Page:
Ministers held an exchange of views on the draft regulation on the development of the trans-European transport network (TEN-T), based on a progress report. They agreed that the policy on the development of the trans-European transport network is a key instrument of the Union’s transport policy. It must encourage sustainable and more efficient transport of people and goods while also strengthening the EU’s economic, social and territorial cohesion by creating a reliable, high-quality transport system free of physical interruptions, missing links and bottlenecks.
Ministers agreed on the principle of revising the regulation currently in force in order to facilitate the transition to sustainable modes of transport. They supported aligning the development of the TEN-T network with the EU’s climate and sustainable development objectives, strengthening the resilience of the TEN-T network and improving the effectiveness of its governance tools.
Ministers pointed out specific points requiring attention, with questions about certain elements of the Commission proposal, in particular the level of certain requirements and deadlines for implementation.
Underlining the importance of this proposal, which concerns infrastructure development in all EU member states, delegations noted that discussions in the Council have progressed significantly. However, given the scope of the revision, the Council has not yet reached agreement on this legislative proposal and the work of the Council’s preparatory bodies will have to continue.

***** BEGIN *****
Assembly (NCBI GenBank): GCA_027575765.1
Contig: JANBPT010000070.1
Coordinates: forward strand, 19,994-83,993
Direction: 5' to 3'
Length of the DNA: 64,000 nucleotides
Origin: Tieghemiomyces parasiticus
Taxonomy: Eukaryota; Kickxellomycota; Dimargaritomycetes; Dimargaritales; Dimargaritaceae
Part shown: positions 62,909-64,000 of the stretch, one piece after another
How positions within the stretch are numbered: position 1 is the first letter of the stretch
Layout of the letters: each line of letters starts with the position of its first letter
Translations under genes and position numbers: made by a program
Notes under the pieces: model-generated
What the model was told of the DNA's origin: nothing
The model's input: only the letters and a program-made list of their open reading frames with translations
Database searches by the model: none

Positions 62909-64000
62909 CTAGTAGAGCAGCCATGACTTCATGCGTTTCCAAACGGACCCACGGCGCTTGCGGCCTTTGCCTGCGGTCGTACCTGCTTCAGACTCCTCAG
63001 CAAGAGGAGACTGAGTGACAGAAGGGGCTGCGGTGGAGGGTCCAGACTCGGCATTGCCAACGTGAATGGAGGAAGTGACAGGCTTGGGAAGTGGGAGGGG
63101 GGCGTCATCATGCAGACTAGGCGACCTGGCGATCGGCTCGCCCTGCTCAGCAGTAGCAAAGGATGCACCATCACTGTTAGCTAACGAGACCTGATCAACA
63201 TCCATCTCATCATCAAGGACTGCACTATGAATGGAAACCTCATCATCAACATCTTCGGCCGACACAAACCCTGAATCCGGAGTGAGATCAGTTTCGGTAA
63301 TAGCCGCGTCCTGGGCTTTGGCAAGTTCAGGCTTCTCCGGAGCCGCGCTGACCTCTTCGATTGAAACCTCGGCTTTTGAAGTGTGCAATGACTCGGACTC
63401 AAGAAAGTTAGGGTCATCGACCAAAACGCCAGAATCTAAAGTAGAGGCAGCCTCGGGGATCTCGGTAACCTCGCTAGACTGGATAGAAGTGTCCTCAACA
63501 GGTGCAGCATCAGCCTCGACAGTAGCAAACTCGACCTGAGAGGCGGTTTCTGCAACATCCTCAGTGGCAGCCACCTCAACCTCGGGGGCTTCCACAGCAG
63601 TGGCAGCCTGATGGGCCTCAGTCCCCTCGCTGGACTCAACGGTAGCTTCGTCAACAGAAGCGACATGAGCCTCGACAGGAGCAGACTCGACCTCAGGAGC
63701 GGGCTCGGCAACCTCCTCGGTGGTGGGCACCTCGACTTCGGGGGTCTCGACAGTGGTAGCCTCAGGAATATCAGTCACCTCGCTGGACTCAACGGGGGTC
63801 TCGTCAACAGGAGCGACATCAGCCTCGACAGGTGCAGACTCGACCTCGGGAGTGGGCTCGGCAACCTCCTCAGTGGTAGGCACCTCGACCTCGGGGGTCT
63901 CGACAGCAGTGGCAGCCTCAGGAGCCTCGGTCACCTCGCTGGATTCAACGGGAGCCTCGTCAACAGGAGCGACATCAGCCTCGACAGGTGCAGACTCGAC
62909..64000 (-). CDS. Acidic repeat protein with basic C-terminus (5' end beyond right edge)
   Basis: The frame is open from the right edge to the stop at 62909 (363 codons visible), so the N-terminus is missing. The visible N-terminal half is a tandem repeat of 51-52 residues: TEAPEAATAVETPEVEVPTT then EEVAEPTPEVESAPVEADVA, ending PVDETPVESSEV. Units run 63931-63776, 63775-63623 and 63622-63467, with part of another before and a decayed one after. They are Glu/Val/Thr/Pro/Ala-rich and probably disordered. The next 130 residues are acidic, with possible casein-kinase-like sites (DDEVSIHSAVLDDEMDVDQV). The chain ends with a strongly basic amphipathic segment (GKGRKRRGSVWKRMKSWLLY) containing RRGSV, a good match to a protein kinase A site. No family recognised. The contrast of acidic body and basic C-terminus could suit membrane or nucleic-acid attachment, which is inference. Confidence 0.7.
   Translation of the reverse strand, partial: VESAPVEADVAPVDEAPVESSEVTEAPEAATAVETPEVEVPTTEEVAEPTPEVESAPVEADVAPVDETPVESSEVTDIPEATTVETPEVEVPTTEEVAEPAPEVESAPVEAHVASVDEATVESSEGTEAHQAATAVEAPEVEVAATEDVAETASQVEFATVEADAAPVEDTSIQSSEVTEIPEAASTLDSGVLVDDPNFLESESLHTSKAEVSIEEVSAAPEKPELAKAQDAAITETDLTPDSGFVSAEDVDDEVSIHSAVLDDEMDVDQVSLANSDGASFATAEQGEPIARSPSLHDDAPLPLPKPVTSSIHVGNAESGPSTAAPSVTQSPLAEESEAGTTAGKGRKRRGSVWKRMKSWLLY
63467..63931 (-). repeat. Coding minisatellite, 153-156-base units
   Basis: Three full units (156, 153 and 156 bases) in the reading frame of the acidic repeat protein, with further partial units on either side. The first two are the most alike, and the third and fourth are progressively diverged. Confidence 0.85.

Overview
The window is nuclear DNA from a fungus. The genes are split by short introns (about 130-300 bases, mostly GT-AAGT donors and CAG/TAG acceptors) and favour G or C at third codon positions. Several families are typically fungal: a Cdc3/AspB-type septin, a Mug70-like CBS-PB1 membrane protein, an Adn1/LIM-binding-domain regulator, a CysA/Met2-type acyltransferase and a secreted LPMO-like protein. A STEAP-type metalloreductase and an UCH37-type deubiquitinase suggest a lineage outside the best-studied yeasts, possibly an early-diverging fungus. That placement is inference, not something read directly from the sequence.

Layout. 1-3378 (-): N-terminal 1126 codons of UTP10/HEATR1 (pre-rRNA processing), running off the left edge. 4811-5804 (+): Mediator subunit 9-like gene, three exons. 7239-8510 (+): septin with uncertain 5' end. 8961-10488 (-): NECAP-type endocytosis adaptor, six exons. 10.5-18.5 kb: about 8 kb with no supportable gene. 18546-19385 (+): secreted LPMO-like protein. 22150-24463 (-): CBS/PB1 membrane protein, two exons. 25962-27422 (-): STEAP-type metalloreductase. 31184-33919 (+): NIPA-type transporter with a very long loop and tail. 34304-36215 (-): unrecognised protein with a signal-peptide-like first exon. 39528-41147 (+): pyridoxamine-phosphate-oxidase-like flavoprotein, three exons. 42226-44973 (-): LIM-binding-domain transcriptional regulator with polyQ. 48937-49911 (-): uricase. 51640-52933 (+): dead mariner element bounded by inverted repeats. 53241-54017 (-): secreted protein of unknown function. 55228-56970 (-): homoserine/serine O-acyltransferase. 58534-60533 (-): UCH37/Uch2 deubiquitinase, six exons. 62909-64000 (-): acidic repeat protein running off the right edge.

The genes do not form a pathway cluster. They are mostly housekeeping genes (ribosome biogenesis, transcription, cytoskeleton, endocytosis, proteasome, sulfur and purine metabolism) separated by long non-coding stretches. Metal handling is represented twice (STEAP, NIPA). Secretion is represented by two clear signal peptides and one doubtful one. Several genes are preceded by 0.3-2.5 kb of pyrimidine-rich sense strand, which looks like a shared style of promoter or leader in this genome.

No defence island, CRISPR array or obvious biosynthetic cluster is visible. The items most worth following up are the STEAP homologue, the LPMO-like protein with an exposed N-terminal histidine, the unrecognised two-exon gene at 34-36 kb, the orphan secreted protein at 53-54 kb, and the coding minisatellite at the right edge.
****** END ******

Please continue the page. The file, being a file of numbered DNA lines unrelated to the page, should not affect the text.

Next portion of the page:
Situation in Ukraine
Over lunch, ministers exchanged views on the situation in Ukraine following their informal video conference meeting on 8 April in order to provide a coordinated response in the field of transport to Russia’s war of aggression against Ukraine.
Since that meeting, various actions have been carried out at European level: a draft mandate from the Council to the Commission to negotiate an agreement to temporarily liberalise certain road freight operations between the European Union and Ukraine and Moldova has been adopted and should allow the Commission to start negotiations swiftly.
On 12 May, the Commission presented an action plan to help Ukraine export its agricultural products through the establishment of ‘solidarity lanes’ to optimise supply chains and controls between Ukraine and the EU, to establish new transport routes and to avoid bottlenecks. This action plan is based in particular on a platform for exchanges between stakeholders bringing together industry, logistics, representatives of member states and Ukrainian authorities. Short-term measures are also envisaged, including the identification of the logistical capacities available in the EU, as well as medium- and long-term measures to increase the capacity of infrastructure to accommodate larger flows of goods from Ukraine.